* Analogy, c. 6.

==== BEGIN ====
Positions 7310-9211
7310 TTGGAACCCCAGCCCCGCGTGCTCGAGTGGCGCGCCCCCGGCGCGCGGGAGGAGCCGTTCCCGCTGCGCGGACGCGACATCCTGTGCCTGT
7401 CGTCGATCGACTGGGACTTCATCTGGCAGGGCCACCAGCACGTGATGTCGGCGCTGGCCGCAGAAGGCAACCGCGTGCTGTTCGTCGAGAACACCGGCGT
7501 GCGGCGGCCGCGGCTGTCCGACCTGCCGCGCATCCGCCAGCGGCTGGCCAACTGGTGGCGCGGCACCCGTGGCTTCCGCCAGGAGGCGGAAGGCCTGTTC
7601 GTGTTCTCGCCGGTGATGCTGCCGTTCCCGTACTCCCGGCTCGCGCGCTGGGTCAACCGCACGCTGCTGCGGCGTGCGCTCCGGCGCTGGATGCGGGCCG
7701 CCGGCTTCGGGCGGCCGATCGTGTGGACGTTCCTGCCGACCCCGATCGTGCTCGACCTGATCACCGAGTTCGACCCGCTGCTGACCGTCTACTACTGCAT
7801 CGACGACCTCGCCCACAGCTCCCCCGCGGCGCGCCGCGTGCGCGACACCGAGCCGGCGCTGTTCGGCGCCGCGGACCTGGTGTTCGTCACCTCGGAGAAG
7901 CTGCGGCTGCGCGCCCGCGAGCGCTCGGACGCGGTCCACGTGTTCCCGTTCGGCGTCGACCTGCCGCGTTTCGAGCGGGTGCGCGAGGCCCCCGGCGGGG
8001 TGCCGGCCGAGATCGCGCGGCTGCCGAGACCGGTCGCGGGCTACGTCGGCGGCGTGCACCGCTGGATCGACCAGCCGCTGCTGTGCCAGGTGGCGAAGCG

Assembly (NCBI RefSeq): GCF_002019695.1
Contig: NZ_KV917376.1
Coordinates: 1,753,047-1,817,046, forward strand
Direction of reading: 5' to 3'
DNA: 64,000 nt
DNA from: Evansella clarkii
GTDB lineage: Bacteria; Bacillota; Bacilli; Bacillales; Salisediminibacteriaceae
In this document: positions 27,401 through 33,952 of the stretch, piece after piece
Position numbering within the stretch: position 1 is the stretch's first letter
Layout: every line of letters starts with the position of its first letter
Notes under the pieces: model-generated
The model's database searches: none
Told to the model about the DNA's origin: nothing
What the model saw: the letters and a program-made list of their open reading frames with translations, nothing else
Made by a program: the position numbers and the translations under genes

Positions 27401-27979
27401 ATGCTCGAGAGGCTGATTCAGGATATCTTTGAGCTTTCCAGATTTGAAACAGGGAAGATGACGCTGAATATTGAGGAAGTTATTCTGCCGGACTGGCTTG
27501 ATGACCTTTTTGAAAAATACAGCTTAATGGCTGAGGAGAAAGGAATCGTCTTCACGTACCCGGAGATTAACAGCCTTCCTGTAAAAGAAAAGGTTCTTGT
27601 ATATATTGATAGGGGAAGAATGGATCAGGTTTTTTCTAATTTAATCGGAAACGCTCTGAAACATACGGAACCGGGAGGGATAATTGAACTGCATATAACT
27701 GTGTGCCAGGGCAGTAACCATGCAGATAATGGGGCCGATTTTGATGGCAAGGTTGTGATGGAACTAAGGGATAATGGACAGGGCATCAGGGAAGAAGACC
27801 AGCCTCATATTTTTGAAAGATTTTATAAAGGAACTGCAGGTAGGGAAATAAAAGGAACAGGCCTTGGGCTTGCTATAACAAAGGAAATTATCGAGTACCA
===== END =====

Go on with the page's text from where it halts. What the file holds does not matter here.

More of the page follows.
points, in our present defective know. ity, is compelled to adopt the very system ledge, we cannot be competent judges which he contemns, omitting only those is a fact of experience. Whether or portions which make it practicable. We not it ought to co-exist with a depend- had thought that the Alinighty Author of ance on external circumstances, we Christianity had, 1800 years ago, come know that it does and will exist. We down upon the earth, proclaiming the are punished, we are blamed, censured same melancholy fact of man's subjection and rewarded, liked and disliked, hated to an external power, which, by himself, and loved, are thought good or bad, and he was unable to control-speaking of must take the consequences of such opi- him as a captive,' as in prison,' as unnions of our characters, however those able to get out,' as fast bound in misecharacters are formed. So long as soci- ry and iron,' as 'the slave of his flesh, ety has power, they will punish a mur- and of the prince of this world and of darkderer, whether he is influenced by his ness.' It was not left for the nineteenth brain or not. So long as we have heart century to make such a discovery. No and head, we shall like one man more good or wise man ever lived, who did than another; shall approve such ac- not feel and groan over his state of bondtions, and disapprove such others; shall age here upon earth; and the very esfollow up our likings and dislikings by sence of vice is the omission of efforts to acts of kindness or severity. Till man be free. But, of old, man also recognisis disembowelled of his affections, till ed within himself, not only his chains and the works of his mechanism are taken fetters, but a spirit struggling to escape, out of him, he must feel and must act an eye turned up to heaven, looking longupon a distinction between good and ingly for release; a voice crying for asevil. And Mr. Owen himself, whatever sistance, and catching at any sound are his hopes of the millennium, when which promised aid: this fact the new either men's likings and dislikings of mo- Folly has forgotten. Man is with it a ral actions shall cease altogether, or slave, and a slave he is to remain, conshall cease to influence their actions, as tentedly and inextricably-only society now he declares they do, has not yet ex- is to mould and form him anew, so as to hibited any specimen of this anticipated prevent him from feeling his fetters. phenomenon. He does himself praise How society itself is ever to become and dispraise in very strong language; emancipated from the influence of the and though he acknowledges that he old system-how the darkness in which ought not to follow up his sentiments we have been living could ever produce by any overt act, he does meditate an light, it is omitted to explain. If exterentire destruction of the characters, and nal impressions generate corresponding opinions, and moral practices, which he internal sensations, and those sensations so strongly detests. That in so doing again by necessity generate correspondhe will cause considerable pain and in- ing external acts, and these acts again convenience to those who adhere to the generate more similar sensations, how old moral world in preference to the new in the world are we to escape from this cannot be doubted; that he will justify never ending circle? By some singular his conduct by referring to the evil cha- good luck the poor vain old man who has racter of his antagonists' proceedings been dreaming of a new world, imagines is equally clear; and also, that he will that he has escaped from the fatality; consider himself perfectly at liberty to and, like Epicurus' atoms, has struck deal with them according to their ac- out of the tram-road to originate an entions. Whether such dealings will be tirely new course. His ignorance is just or not is a question into which he only equal to his conceit. His lamentawill not presume to enter. Mr. Owen tions over the present state of man, his himself declares they will be most un- desire of something better, a great part just, for our actions to men ought in no of the improvement, which he meditates, way to be influenced by considerations are nothing but the hackneyed principles, of merit or demerit, good or evil: but on which every scheme of philosophy, that the dealings themselves will take religion, and society has been instituted place, we should be quite convinced, since the world began. The only parts even without his repeated assertions that which can claim to be novelties, are no his whole system is founded with this novelties in Newgate or in Bedlam. Few object. fanatics have risen up either in religion or in politics, without promising a new moral world, though few have hitherto dreamed